CycleState of solutionNd (mg/L)Pr (mg/L)Fe (mg/L)
First[I]9293462320
[II]707264105
[III]16.917.4109
Second[I]218942770
[II]23199132
[III]NDND134

Table 2.

Distribution of Nd, Pr, and Fe in the preliminary experiment of a closed loop for HCl solution.

The notations of solutions are defined in Figure 1(b). ND means not detected. Based partly on Ref. [21].

The preliminary experiment suggested that the weight of oxalic acid needs to be adjusted. The weight of oxalic acid for a 0.5 g magnet, reproducing the initial concentrations of Nd and Pr in state [I] in the second cycle, has been searched as shown in Figure 5. The vertical axis shows the difference in Nd (Pr) ion concentration in state [I] between the first and second cycles, which is denoted as ▵c. A positive value for ▵c indicates a poor precipitation efficiency, and a negative value indicates an excess oxalic acid. For each element, ▵c linearly decreases with increasing weight of oxalic acid. A weight of 0.1675 g oxalic acid can reproduce the initial Nd (Pr) ion concentration of state [I] in the second cycle. The chemical equation for oxalic acid precipitation is.

1.46Nd3++0.54Pr3++3H2C2O4Nd0.73Pr0.272C2O43+3H2E2

Figure 5.

A plot of Δc vs. the weight of oxalic acid. Δc represents the difference in Nd (Pr) ion concentration after HCl leaching of corroded magnet between the first and second cycles. Based partly on Ref. [21].

If the starting magnet weight is 0.5 g, the ideal amount of oxalic acid is 0.1335 g. However, as shown in Figure 5, Nd and Pr would not fully precipitate for 0.1335 g of oxalic acid. To achieve sufficient precipitation, the amount of oxalic acid that is consumed must be 1.3 times larger.

From the preliminary experiments for the closed-loop process of HCl solution, we have obtained the conditions of 10 mol/L NH4Cl and 0.1675 g oxalic acid for the recycling of 0.5 g magnet. Table 3 shows the results of a demonstration of triple rare earth extraction from 0.5 g magnet with the closed loop of HCl solution. The HCl concentration was 0.5 mol/L to expedite the experiment. The concentrations of Nd and Pr ions are measured in states [I], [II], and [III]. In each cycle, 10–15% of Nd and Pr ions are extracted together with Fe ions by the ionic liquid, as in the preliminary experiment (see Table 2). Contrary to our expectation, 30–35% of Nd and Pr ions remain in solution after the oxalic acid precipitation. However, these ions apparently do not contribute to the rare earth concentrations of state [I] in the next cycle; the concentrations of Nd and Pr ions in state [I] are the same as those during the previous cycle. The recovery ratio of each element, calculated by eliminating the amount of element extracted by the ionic liquid, is approximately 50% in all cycles. Figure 6 shows the XRD pattern of calcined insoluble material after HCl leaching in the second cycle. The simulated patterns of Nd0.73Pr0.27FeO3 and α-Fe2O3 are also exhibited. Elemental Nd (Pr) is partially recovered together with Fe. The XRD pattern in Figure 6 supports the idea that the Nd and Pr elements, which are present in the same concentration as the ions in state [III], would enter insoluble material in state [I] in the next cycle.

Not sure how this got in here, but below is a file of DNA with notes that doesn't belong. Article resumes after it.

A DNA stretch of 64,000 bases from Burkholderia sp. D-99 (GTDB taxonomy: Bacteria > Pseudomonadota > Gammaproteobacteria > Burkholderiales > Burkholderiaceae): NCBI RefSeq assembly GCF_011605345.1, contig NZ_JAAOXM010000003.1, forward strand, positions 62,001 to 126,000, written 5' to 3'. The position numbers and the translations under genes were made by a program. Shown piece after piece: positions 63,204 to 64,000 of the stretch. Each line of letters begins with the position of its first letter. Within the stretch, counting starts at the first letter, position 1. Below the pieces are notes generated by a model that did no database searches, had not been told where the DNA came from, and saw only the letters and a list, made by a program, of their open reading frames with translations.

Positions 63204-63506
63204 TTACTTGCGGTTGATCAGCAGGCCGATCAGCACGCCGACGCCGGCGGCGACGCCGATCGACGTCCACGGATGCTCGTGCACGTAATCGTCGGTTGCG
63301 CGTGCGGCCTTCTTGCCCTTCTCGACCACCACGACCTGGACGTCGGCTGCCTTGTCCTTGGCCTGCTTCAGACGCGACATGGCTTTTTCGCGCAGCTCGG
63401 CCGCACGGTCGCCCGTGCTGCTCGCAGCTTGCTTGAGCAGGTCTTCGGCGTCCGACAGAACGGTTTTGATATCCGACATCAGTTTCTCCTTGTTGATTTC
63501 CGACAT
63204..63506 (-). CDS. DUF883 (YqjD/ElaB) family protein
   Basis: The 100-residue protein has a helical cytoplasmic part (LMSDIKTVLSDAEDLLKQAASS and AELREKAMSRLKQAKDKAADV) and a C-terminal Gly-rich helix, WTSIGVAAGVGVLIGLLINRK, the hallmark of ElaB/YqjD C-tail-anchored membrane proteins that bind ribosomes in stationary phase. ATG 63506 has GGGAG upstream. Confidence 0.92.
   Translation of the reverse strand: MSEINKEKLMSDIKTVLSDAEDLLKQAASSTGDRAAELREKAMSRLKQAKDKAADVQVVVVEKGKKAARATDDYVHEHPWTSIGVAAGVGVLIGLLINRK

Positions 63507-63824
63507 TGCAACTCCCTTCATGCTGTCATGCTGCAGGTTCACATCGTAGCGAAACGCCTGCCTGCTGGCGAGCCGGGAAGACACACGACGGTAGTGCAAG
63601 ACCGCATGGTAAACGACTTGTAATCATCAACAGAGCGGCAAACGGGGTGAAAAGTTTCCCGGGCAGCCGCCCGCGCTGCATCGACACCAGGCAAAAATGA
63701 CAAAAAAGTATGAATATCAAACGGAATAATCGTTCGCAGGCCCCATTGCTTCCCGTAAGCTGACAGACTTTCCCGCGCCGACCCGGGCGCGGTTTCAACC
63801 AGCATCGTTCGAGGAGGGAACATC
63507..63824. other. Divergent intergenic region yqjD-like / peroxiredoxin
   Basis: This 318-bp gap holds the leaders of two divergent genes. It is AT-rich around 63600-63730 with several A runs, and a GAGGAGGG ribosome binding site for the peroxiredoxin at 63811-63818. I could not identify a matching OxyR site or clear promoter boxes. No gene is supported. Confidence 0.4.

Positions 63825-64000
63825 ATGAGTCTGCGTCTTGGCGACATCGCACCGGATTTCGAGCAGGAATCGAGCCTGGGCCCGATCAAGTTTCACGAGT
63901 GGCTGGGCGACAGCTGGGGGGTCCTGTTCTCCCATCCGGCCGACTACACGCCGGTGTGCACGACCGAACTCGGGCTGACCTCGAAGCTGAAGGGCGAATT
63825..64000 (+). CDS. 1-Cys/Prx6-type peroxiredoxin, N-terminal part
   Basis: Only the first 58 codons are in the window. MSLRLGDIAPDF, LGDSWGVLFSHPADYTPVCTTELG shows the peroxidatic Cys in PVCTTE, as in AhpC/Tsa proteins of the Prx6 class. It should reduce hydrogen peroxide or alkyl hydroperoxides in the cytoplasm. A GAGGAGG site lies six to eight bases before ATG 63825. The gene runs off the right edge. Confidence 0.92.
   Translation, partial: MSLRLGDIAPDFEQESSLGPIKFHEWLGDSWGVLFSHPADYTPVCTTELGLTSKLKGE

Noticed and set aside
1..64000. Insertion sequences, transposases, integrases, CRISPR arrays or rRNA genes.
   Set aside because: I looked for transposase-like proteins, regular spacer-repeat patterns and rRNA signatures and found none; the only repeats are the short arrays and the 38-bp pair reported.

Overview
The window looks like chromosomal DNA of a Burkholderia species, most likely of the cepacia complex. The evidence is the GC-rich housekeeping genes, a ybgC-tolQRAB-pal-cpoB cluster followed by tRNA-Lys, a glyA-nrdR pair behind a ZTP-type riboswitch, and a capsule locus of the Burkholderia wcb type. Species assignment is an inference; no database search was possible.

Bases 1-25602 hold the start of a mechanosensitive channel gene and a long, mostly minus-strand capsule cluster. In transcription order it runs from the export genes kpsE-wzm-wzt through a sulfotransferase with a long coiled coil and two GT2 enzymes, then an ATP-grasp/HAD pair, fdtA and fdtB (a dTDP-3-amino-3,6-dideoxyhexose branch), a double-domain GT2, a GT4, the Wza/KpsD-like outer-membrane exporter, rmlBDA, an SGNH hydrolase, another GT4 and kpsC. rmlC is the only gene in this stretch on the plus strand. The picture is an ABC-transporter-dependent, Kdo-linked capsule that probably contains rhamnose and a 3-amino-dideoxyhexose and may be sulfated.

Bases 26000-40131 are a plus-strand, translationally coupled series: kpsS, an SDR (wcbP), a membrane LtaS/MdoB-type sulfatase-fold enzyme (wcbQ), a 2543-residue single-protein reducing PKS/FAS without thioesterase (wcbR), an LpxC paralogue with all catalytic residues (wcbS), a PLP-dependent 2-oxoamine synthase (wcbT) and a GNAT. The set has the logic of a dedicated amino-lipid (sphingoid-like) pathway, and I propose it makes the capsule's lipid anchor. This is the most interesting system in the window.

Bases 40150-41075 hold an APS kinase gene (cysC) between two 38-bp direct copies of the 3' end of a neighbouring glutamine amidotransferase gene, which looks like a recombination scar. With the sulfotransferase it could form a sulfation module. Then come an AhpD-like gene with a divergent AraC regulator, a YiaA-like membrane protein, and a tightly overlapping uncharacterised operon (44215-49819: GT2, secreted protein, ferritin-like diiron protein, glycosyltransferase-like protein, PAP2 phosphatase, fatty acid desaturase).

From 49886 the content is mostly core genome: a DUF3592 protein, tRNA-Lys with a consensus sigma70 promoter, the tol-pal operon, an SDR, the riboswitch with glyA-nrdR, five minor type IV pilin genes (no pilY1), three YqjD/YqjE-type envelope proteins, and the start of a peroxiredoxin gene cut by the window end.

CycleState of solutionNd (mg/L)Pr (mg/L)Recovery ratio of Nd (%)Recovery ratio of Pr (%)
First[I]9713705047
[II]818311
[III]328136
Second[I]9804064950
[II]836357
[III]352156
Third[I]9194106156
[II]842360
[III]280130

Table 3.

The distribution of Nd and Pr and the recovery ratio of each element in a triple rare earth extraction.

The notations of the solutions are defined in Figure 1(b). Based partly on Ref. [21].

Figure 6.